“How long does it take to get ’em through?” Sweger asks, wondering how the cows are adjusting to the new milking process.

“Monday night it took us four-and-a-half hours with five guys,” says Magan, recalling the first milking three days ago with his farmhands. “But we’re speeding things up. This morning, it was a half-hour with four guys!” He pumps and wheels his fists in the air like a basketball player celebrating a slam-dunk. Magan is young, a 30-something guy wearing a Steelers T-shirt and a ball cap embroidered with “Grand View Dairy Farm.”

Sweger chuckles at his fellow farmer’s enthusiasm. Then he steps across the mucky barn floor to better examine the parlor. “Parlor” is farm lingo for a milking system that draws milk from multiple cows at once and then pumps it all into a tank to await processing. Eventually, Magan wants to do something about the fact that his milk is trucked 250 miles out of state, instead of to local milk drinkers, but some things take time.

Magan’s farm in Washington County is about an hour’s drive southwest of Pittsburgh. Originally, the property belonged to the Manchester family during the Revolutionary War era. It’s still owned by a descendent of the family, a woman who resides in Connecticut with her husband. Magan and the Connecticut couple—Margie and Joe Pagliarulo—began a business partnership in 2006, after the farm had been sitting idle for 10 years, growing thorny briars instead of grass for cows.

For the Pagliarulos, the partnership keeps the farm producing even though all of their family members have moved on to nonagricultural careers. For Magan, it allows him to operate a farm that he couldn’t afford to buy, and it keeps him close to his extended family in the region. His parents knew that he had a call to farming at an early age—back when he used to push a lawn-fertilizer cart down the sidewalks of Wilkinsburg just for fun.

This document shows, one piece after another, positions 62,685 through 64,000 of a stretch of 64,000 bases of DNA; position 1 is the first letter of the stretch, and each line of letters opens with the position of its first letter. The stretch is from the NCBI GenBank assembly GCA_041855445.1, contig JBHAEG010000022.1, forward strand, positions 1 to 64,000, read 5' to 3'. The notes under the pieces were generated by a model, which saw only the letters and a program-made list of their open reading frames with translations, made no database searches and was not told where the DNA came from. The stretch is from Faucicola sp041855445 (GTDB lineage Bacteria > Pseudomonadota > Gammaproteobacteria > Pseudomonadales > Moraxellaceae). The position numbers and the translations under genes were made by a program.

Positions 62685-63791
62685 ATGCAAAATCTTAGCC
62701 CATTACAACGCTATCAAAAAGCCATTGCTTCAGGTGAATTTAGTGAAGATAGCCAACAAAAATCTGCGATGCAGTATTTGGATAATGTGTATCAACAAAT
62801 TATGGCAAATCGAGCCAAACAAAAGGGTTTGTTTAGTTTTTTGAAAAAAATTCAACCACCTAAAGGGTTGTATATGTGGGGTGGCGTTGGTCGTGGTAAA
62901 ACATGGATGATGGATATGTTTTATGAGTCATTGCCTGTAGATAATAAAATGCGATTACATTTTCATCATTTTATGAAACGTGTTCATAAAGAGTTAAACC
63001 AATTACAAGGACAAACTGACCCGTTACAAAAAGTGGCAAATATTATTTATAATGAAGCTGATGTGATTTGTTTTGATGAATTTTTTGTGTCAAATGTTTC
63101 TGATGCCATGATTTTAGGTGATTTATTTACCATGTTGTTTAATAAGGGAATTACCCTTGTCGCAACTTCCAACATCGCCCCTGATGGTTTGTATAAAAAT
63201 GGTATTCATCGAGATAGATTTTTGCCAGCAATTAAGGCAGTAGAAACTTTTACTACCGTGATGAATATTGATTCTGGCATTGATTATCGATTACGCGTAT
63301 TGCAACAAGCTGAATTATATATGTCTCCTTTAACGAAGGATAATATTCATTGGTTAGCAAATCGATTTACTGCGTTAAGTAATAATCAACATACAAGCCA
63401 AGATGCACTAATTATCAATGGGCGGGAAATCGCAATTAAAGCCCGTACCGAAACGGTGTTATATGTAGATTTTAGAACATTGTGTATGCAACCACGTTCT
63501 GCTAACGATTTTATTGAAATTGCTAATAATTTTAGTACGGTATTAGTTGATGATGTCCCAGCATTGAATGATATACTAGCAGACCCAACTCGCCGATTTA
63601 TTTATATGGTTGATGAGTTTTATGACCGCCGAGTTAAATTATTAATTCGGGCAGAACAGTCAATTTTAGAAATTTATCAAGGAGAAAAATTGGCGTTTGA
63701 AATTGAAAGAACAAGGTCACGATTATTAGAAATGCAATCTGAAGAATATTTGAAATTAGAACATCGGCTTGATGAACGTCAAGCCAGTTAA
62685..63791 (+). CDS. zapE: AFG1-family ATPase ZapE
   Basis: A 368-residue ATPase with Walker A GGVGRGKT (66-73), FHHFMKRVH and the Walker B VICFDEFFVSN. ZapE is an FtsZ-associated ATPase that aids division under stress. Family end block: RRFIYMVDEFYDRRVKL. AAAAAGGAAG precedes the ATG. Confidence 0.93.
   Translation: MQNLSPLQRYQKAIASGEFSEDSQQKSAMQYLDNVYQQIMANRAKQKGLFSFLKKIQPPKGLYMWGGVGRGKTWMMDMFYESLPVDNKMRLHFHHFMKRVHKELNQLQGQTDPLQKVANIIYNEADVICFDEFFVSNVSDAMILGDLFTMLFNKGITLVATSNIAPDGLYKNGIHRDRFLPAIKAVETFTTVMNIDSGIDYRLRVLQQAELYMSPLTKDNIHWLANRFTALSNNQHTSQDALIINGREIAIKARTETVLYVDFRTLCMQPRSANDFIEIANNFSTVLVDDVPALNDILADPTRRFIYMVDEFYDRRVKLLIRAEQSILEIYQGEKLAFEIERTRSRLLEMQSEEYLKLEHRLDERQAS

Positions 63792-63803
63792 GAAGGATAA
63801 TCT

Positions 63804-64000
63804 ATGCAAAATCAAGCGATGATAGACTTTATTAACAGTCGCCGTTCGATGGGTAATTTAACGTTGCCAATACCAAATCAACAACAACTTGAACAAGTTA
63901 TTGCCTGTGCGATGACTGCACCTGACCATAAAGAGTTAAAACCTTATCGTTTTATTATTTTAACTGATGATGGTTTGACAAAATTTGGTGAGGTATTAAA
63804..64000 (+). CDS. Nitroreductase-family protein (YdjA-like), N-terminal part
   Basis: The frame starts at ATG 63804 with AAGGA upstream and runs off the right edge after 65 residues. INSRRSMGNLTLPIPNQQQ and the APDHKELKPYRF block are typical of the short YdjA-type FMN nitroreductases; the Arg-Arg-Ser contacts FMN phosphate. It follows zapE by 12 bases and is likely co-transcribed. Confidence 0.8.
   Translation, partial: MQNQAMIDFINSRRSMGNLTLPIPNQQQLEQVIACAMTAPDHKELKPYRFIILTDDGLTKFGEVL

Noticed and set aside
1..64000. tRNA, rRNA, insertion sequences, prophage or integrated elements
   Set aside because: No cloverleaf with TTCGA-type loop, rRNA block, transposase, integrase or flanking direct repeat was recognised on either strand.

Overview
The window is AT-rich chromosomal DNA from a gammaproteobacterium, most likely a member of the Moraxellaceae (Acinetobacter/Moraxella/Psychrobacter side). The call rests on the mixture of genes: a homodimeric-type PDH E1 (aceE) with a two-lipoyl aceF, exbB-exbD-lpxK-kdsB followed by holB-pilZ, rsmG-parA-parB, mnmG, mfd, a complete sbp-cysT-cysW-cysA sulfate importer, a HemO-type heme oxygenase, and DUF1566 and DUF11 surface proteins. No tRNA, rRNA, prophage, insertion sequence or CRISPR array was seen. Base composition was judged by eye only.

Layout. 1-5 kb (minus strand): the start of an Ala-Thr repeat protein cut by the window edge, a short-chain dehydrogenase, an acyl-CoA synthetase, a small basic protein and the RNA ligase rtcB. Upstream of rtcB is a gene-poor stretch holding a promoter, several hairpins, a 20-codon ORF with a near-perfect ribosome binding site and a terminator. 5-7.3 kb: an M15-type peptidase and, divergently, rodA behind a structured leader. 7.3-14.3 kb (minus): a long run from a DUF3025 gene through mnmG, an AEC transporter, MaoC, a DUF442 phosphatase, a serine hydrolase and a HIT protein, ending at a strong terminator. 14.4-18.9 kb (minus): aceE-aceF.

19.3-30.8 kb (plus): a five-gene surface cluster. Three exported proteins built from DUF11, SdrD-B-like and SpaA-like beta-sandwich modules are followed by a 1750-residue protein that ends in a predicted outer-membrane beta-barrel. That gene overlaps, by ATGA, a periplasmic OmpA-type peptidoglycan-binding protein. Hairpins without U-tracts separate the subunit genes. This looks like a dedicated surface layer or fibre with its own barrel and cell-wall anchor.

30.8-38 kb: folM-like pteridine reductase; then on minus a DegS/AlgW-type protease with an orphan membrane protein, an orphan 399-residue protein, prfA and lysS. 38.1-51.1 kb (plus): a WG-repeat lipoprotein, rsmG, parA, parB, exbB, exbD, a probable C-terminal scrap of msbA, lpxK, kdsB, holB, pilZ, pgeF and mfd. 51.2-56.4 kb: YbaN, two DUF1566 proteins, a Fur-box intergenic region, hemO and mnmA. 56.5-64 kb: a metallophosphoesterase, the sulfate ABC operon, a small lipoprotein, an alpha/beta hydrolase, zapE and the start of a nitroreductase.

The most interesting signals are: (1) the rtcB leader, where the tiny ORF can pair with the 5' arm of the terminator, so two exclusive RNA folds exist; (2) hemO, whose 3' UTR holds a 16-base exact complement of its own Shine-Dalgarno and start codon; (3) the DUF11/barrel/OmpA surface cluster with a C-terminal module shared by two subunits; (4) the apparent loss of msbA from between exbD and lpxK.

These days, Magan is devoted to his calling, and he’s serious about making it work. In just three years, he has earned organic certification (the only dairy farm in the county to do so), expanded his herd from 50 to 65 (new calves are born each year), and upgraded the milking parlor.

While Sweger looks over the shiny pipes and udder cups of the milking parlor, he knows that upgrading to this system, which can milk 21 cows at once, is a big step forward for the dairy farmer and his business. Yet the list of chores is long and there’s still a lot of work to be done—sales sheets need to be analyzed, grants need to be applied for, corn needs to be planted, and so on.

Magan is up to the challenge. He’s the type of young, passionate, and unconventional farmer that Pitt’s Agricultural Entrepreneurship Program wants to nurture to revitalize Western Pennsylvania’s small-scale agricultural industry. For years, farmers nearing retirement have been visiting Pitt’s Institute for Entrepreneurial Excellence to seek assistance in succession planning—what to do with their farms when they retire or pass on. The institute contains multiple centers and programs, like the Small Business Development Center and PantherlabWorks, which provide free consulting services to small-business owners, family-run enterprises, and inventors.